A letter came in the mail the other day that I’ll be granted tenure in August… and so it goes.

Looking back on the last and first five years at WSU there are a lot of lessons learned.

One of the most important being what to teach. Dr. Chuck’s adage is best, “Always remember what you’re teaching your students, because all they remember is confidence.” That’s confidence in both you and themselves. Even that simple word, confidence, is complicated.

I was lucky that my first class was undergrad thermodynamics — a foundational class with a well established process, one that I was well prepared to deliver. Like most new faculty, it was hard, very hard, too hard. I had my advisors new text that was pending publication to glean homework problems from that nobody had the solutions for. I had a new software program to the university. I had one of the better groups of students that MME had in a few years. I implemented a no-office-hours policy, if there was a question it was first posted to a class discussion forum where a classmate could answer. Frequent homework included qualitative peer discussions, and extensive quantitative analysis. No flipped classrooms, standard lecture style. The results were clear a few years later. The top two Fundamentals of Engineering (FE) exam scores on the thermodynamics questions in WSU history came 1-1.5 years after each of my thermo sections.

The message came early, I could perform at teaching the fundamentals and the WSU students could perform well above the national average… and I repeated it. In many ways better and more efficiently than some of the leading teaching texts advocated. What to do now? More of the same?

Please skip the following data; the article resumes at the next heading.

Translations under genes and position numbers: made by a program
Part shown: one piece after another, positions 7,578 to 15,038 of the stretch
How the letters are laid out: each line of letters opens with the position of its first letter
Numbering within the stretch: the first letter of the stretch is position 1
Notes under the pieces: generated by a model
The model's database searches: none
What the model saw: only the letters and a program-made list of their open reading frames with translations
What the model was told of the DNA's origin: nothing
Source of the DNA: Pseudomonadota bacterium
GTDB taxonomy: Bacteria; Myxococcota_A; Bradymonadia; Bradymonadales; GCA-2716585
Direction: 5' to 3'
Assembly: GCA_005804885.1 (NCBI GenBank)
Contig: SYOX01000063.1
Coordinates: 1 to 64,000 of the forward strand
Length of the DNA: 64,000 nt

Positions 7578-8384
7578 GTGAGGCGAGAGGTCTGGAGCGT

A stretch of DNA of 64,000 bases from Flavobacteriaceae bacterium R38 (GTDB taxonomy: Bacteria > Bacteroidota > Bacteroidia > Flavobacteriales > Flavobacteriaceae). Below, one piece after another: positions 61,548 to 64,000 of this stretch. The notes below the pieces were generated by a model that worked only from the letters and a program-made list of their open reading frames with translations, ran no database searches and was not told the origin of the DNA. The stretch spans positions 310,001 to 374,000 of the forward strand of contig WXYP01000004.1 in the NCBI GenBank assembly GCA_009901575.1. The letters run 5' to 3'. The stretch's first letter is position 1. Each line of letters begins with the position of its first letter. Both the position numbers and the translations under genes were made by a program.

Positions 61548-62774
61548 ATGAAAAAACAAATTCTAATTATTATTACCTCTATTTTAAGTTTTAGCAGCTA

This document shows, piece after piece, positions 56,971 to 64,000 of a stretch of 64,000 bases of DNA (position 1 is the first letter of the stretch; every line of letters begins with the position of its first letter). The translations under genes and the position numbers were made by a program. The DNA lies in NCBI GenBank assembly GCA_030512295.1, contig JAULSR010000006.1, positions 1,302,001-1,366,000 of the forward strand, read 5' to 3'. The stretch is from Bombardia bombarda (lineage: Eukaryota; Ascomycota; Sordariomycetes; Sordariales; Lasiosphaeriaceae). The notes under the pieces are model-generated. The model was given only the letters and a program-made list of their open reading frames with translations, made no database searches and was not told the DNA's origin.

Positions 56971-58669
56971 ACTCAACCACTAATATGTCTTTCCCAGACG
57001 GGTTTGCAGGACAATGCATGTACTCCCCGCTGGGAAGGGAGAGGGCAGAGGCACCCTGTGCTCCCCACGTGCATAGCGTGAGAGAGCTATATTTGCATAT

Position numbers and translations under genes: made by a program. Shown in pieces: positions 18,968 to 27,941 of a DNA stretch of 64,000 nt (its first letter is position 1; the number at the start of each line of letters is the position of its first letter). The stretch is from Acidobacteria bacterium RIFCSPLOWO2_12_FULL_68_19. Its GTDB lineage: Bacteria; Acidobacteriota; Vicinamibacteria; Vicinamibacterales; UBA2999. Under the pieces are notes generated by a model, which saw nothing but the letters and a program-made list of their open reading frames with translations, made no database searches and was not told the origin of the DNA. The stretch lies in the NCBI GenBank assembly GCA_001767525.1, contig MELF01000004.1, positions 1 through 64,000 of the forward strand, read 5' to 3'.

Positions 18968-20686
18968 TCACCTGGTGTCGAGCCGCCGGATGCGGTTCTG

This was where Dr. Chuck came in again to make me realize how narrow my view of teaching was. I really didn’t realize that the student’s frail confidence was a carefully constructed house of cards…

Take for example a differential equations class, you’re given an equation and asked to find a solution. Even Wolfram-Alfa can do this now. At the end of the class ask a student to setup that differential equation given a story problem, and the vast majority can’t. If I asked many of the thermo students to take a real world problem to setup a thermodynamic problem similar to their homeworks for solution they’d have a hard time. Go one step further– get them to find a real person that actually has a real thermo problem needing solved, then have them setup the problem, then solve. Now here’s a challenge that nearly everyone struggles with — but one that unquestionably makes the world better when we do. So why not do it all the time?

After switching to Systems Design and Experimental Design, I had more opportunities to address real problems with real clients in class. We took on a MachineScape art project, a $1 million prize challenge, and much, much, more. This lead me to change my values of what an education is for. I’ve also proposed models for restructuring curriculum to increase these opportunities. We don’t teach to an exam anymore. It’s nearly impossible to write an exam to assess what we do now.

Yet I still see high level speakers flown here to give high level lectures advocating the flipped classroom model. Please! Even in a flipped classroom, if you’re not having your students helping real clients through their work, you’re wasting everyone’s time. And if you’re giving the students huge, time-consuming, workloads and projects that don’t have a real client or problem at stake, you’re taking away from the other classes that do.

Last August I had the honor of going to breakfast with Rich Felder and Rebecca Brandt, the un-official thought leaders of the flipped classroom movement in engineering. I told them what we’re doing in Systems Design. Rich said to me, “Jake, how old are you?” I told him 32. He said, “You know what your problem is? By the time your 35 you will have accomplished all that any of us hoped to achieve in teaching and have nothing left.”

Hence why I’m here. A public, land-grant institution. I’m here to help the region and community– which will always have it’s fair share of problems and a need for students confident in solving them.